2016 Rates Commercial Customer FAQs

Denver Water adopted a new rate structure that determines how our customers are charged for water. The rate changes went into effect April 1, 2016.

  • How does the new rate structure work for commercial, industrial and multifamily customers?

    To provide more revenue stability, the fixed monthly charge increased and varies by meter size. The fixed charge by meter size reflects the cost of facilities needed for meeting the demands of larger users. This more accurately reflects the cost to serve each individual customer. Customers can verify meter sizes by looking at their bills.

    Tier 1

    The first, least expensive tier is based on a customer’s average winter consumption, calculated by averaging the customer’s monthly water consumption on bills dated January, February and March each year (beginning in 2016). System demands are typically lowest in these three months, so non-peak rates are assigned to this tier.

    Each month, the amount of water used up to the average winter consumption is charged at this rate. The minimum possible average winter consumption is 1,000 gallons.

    Tier 2

    A customer’s threshold for the second tier is equal to four times the customer’s average winter consumption, to account for the customer’s peak usage.

    Tier 3

    Any use above the second tier falls into the third, highest-priced tier.

  • How does the new rate structure compare to the old rate structure?

    Prior to the 2016 rate changes, customers were charged based on two tiers of usage and two seasons — winter (Nov. 1 through April 30) and summer (May 1 through Oct. 31). See the charts below for a comparison of 2015 and 2016 rates under the new structure.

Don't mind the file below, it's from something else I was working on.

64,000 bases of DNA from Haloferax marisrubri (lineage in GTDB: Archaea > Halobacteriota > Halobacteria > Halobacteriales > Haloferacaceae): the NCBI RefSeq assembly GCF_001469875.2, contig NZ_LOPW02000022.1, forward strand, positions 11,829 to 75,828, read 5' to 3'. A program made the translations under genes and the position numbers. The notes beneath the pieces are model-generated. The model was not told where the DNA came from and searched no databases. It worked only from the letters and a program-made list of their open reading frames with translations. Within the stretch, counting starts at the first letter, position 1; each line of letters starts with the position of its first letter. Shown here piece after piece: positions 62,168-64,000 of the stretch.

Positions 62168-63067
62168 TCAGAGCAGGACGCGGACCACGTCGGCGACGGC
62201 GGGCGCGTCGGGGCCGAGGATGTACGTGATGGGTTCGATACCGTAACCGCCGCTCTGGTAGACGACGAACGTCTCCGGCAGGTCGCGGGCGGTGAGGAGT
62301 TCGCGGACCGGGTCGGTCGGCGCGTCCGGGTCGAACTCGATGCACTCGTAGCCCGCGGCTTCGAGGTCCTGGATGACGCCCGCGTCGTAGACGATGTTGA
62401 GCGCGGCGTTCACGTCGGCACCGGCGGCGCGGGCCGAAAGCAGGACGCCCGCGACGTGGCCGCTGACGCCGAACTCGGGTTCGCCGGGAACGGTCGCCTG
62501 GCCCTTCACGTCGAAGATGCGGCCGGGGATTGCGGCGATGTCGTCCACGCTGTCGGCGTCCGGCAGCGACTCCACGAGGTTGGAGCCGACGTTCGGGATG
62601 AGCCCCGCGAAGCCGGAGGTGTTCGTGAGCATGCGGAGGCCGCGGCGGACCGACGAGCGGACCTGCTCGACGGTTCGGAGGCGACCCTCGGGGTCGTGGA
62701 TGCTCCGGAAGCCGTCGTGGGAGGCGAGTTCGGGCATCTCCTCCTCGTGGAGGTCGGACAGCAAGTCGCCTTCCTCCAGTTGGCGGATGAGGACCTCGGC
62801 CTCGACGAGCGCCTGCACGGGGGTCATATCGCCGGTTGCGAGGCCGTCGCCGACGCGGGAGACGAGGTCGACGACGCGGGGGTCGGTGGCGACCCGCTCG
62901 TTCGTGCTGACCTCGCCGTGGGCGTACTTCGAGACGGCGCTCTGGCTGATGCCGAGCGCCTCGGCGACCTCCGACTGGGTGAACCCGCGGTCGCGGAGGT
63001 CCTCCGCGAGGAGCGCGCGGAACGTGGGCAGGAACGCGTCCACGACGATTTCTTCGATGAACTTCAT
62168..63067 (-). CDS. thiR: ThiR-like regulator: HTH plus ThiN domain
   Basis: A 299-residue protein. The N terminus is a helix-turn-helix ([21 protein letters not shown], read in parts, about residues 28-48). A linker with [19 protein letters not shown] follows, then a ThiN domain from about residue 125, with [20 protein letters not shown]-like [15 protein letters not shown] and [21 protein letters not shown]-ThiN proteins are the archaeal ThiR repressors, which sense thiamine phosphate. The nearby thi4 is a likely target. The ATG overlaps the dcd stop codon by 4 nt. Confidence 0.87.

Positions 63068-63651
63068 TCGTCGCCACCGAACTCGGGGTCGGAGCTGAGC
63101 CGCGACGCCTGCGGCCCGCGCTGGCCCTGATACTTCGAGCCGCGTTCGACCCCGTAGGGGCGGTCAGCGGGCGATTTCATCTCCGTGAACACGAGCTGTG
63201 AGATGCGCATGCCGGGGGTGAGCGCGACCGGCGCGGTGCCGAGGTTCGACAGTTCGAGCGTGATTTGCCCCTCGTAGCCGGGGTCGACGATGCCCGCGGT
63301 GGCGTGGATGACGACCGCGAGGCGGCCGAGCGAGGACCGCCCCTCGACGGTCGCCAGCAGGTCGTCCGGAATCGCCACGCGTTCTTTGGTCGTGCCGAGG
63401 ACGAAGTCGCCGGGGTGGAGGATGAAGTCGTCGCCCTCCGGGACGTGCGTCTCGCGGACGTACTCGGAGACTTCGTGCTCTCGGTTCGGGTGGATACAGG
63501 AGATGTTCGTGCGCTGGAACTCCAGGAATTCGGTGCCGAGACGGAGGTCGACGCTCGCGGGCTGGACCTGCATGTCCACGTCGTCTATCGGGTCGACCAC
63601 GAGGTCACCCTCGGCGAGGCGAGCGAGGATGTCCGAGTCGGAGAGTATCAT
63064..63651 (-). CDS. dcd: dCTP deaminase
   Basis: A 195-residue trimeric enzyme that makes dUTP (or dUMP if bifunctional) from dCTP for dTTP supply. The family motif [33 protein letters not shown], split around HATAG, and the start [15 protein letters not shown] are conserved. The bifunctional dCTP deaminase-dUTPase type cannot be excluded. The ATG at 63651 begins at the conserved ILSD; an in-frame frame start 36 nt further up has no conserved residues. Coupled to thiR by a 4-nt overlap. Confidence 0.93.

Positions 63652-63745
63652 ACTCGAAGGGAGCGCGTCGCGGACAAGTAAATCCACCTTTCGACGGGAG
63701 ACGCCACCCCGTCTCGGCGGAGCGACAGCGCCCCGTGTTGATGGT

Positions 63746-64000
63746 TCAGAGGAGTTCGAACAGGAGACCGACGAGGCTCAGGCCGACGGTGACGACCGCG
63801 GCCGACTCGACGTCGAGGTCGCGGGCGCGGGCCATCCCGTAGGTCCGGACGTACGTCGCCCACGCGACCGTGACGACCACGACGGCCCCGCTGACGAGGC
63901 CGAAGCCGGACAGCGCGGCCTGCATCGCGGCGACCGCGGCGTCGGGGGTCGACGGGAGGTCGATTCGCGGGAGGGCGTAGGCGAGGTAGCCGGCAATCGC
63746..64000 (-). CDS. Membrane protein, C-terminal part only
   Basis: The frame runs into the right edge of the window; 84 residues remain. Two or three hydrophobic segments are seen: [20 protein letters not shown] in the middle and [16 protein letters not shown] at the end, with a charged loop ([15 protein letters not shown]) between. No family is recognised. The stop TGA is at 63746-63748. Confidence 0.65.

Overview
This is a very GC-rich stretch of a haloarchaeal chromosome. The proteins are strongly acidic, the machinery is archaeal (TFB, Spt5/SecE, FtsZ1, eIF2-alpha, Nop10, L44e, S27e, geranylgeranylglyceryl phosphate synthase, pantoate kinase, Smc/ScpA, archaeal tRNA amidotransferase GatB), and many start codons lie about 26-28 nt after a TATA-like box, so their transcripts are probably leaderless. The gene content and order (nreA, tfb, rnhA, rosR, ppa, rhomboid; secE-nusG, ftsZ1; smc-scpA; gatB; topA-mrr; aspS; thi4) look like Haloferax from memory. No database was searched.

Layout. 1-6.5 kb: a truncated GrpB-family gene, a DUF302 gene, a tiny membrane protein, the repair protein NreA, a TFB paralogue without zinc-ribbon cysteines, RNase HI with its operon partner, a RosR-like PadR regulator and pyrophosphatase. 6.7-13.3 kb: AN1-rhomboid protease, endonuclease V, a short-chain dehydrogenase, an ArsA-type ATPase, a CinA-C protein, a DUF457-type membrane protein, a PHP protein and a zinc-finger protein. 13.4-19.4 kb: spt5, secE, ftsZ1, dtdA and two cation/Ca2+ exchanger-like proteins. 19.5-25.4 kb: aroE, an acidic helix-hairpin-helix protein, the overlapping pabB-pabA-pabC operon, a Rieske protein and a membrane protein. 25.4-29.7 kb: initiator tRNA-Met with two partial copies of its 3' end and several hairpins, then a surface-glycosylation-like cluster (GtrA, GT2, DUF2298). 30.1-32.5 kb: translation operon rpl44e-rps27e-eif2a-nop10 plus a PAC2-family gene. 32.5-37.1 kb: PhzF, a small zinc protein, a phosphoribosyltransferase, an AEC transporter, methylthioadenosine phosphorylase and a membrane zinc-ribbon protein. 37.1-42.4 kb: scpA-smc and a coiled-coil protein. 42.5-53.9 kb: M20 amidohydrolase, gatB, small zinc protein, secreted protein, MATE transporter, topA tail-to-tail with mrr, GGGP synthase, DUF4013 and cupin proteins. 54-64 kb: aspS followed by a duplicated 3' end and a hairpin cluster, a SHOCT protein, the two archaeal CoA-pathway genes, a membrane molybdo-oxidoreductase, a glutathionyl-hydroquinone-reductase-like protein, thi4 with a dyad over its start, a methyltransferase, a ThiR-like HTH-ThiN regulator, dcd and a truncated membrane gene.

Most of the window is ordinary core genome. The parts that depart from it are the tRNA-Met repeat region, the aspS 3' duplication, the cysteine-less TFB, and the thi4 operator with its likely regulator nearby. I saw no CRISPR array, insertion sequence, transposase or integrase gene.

Comparison: Nonresidential — Inside City
    2015 Multifamily Rates   2016 Nonresidential Rates
    Fixed Monthly Charge $6.74 Block/Tier Fixed Monthly Charge $8.79†
    Monthly consumption (gallons) Rate per 1,000 gallons   Rate per 1,000 gallons Monthly consumption (gallons)
    0 – 15,000‡ $3.02 1 $2.68 0 to average winter consumption (AWC)*
    Over 15,000‡ $3.62 2 $3.75 Up to 4 times AWC
        3 $4.29 Greater than 4 times AWC

    Comparison: Nonresidential — Read & Bill
    2015 Multifamily Rates   2016 Nonresidential Rates
    Fixed Monthly Charge $6.74 Block/Tier Fixed Monthly Charge $8.79†
    Monthly consumption (gallons) Rate per 1,000 gallons   Rate per 1,000 gallons Monthly consumption (gallons)
    0 – 15,000‡ $3.43 1 $3.32 0 to average winter consumption (AWC)*
    Over 15,000‡ $4.12 2 $4.65 Up to 4 times AWC
        3 $5.31 Greater than 4 times AWC

    Comparison: Nonresidential — Total Service
    2015 Multifamily Rates   2016 Nonresidential Rates
    Fixed Monthly Charge $6.74 Block/Tier Fixed Monthly Charge $8.79†
    Monthly consumption (gallons) Rate per 1,000 gallons   Rate per 1,000 gallons Monthly consumption (gallons)
    0 – 15,000‡ $4.29 1 $3.76 0 to average winter consumption (AWC)*
    Over 15,000‡ $5.15 2 $5.26 Up to 4 times AWC
        3 $6.02 Greater than 4 times AWC

    *Nonresidential AWC: The first tier's threshold is based on each customer’s average winter consumption (AWC). This represents demands during the system off-peak period. The AWC is determined by averaging the customer’s monthly water consumption on bills dated January, February and March. Volume rates are applied to actual monthly usage. The second tier is equal to four times the customer’s AWC. The third tier is for usage in excess of four times the AWC.